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Not radical, dude.
First there was the Tumblr that disseminated false Back to the Future trivia every single day, and now this: videos from some outfit called HUVr Tech, which claims to have invented an honest-to-goodness hoverboard. Also, there is nothing left of this world to believe in.
Nobody who watched these spots—featuring Tony Hawk, Moby, Terrell Owens, and Doc Brown himself, Christopher Lloyd—could have thought they depicted reality. If you did, it’s best you keep that to yourself. But we’re left with the question of why anyone would bother.
Update: Here’s the answer: It’s a Funny or Die sketch.
The celebrities involved in the perplexing stunt (Mark Cuban, Billy Zane, Schoolboy Q, and the bands Chromeo and Best Coast among them) did their part to hype it on social media.
— moby (@thelittleidiot) March 4, 2014
HUVr Tech’s own Twitter account is, well, a bit tongue-in-cheek, isn’t it.
The future is tomorrow. pic.twitter.com/gDuDAeEywX
— HUVr Tech (@HUVrTech) March 4, 2014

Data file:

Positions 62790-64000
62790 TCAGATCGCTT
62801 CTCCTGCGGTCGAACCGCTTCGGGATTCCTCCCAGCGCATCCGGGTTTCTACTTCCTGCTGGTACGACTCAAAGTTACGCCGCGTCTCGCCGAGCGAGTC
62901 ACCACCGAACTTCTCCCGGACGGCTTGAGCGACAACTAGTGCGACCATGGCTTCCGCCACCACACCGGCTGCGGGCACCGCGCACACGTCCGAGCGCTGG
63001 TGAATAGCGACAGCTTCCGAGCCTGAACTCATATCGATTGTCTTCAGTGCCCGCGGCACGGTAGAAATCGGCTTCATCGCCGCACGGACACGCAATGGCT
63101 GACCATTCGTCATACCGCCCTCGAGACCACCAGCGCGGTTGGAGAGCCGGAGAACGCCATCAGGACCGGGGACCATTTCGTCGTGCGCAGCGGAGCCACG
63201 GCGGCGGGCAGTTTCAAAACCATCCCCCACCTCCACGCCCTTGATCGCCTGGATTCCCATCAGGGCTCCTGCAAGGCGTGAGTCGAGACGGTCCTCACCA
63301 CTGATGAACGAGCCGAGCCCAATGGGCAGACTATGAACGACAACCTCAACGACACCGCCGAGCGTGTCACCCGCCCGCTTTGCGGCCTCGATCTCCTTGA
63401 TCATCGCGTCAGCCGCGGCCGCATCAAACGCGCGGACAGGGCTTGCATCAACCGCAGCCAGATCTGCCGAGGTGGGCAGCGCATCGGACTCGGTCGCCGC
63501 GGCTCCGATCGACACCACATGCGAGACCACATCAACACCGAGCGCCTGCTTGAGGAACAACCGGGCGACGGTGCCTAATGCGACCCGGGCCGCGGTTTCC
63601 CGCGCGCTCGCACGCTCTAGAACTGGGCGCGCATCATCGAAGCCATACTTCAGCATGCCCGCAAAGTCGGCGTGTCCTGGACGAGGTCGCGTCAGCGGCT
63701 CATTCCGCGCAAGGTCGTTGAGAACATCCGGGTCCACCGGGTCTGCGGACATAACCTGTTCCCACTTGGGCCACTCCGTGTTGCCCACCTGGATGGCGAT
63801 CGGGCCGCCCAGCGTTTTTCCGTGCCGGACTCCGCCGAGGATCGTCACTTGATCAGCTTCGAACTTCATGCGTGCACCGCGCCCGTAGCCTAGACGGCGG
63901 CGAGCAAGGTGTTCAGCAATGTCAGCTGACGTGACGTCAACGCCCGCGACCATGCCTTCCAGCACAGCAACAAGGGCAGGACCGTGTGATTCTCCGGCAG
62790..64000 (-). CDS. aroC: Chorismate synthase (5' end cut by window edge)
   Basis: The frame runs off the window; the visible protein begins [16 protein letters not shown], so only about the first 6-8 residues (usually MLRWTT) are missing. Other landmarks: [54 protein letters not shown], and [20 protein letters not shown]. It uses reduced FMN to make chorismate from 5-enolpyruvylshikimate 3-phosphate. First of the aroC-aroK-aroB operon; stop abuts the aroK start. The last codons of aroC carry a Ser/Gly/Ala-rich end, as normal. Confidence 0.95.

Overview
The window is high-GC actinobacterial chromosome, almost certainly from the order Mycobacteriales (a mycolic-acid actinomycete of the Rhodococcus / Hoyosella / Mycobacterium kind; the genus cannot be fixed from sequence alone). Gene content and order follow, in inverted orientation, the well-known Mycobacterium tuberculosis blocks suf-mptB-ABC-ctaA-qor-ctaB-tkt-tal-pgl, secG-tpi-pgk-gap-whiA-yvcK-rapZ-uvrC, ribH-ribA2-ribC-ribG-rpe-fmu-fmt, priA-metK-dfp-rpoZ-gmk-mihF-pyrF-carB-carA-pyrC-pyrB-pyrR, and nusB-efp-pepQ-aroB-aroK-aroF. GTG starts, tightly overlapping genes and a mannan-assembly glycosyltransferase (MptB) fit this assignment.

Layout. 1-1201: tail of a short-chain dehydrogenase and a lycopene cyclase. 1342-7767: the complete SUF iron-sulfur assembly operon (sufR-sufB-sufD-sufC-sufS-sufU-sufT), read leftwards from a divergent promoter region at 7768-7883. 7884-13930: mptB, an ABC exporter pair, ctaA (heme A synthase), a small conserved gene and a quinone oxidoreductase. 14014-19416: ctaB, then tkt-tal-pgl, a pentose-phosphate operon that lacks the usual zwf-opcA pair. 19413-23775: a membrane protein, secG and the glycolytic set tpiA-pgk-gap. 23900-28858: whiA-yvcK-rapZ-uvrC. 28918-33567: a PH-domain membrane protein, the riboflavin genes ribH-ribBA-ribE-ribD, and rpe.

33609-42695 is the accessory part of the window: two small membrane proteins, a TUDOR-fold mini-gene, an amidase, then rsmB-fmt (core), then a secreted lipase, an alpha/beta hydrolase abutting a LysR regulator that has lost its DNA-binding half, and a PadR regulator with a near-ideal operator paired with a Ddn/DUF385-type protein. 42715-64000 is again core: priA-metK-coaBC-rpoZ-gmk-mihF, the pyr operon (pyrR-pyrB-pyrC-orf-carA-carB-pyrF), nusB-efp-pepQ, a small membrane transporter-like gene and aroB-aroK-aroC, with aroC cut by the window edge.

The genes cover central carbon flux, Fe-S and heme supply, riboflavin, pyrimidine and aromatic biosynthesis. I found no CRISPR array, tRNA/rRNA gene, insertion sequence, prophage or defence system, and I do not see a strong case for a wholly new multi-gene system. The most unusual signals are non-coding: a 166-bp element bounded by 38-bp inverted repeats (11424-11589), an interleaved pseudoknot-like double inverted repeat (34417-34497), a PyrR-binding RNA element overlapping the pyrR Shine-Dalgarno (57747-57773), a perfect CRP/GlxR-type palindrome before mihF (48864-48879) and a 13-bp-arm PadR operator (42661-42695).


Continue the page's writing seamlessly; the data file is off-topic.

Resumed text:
— HUVr Tech (@HUVrTech) February 19, 2014
As Matt Novak points out at Paleofuture, the anti-gravity physics involved are too complex. One of the HUVr Tech website’s featured MIT scientists is an actor. Also, the suspiciously brand-new company wasn’t responding to press inquiries, which gave a hint that something was being advertised here. A visual effects company? A Deloreans-only car dealership? Nah, just a comedy network.
The promise of a Back to the Future reboot would have been a more efficient way to stab franchise fans in the heart than a hoverboard hoax that targets the most depressingly gullible.
You know which science-fiction device I would love to have in my hands right now? That flashy little thing from Men in Black that erases your memory.
Miles Klee is a novelist and web culture reporter. The former editor of the Daily Dot’s Unclick section, Klee’s essays, satire, and fiction have appeared in Lapham’s Quarterly, Vanity Fair, 3:AM, Salon, the Awl, the New York Observer, the Millions, and the Village Voice. He's the author of two odd books of fiction, 'Ivyland' and 'True False.'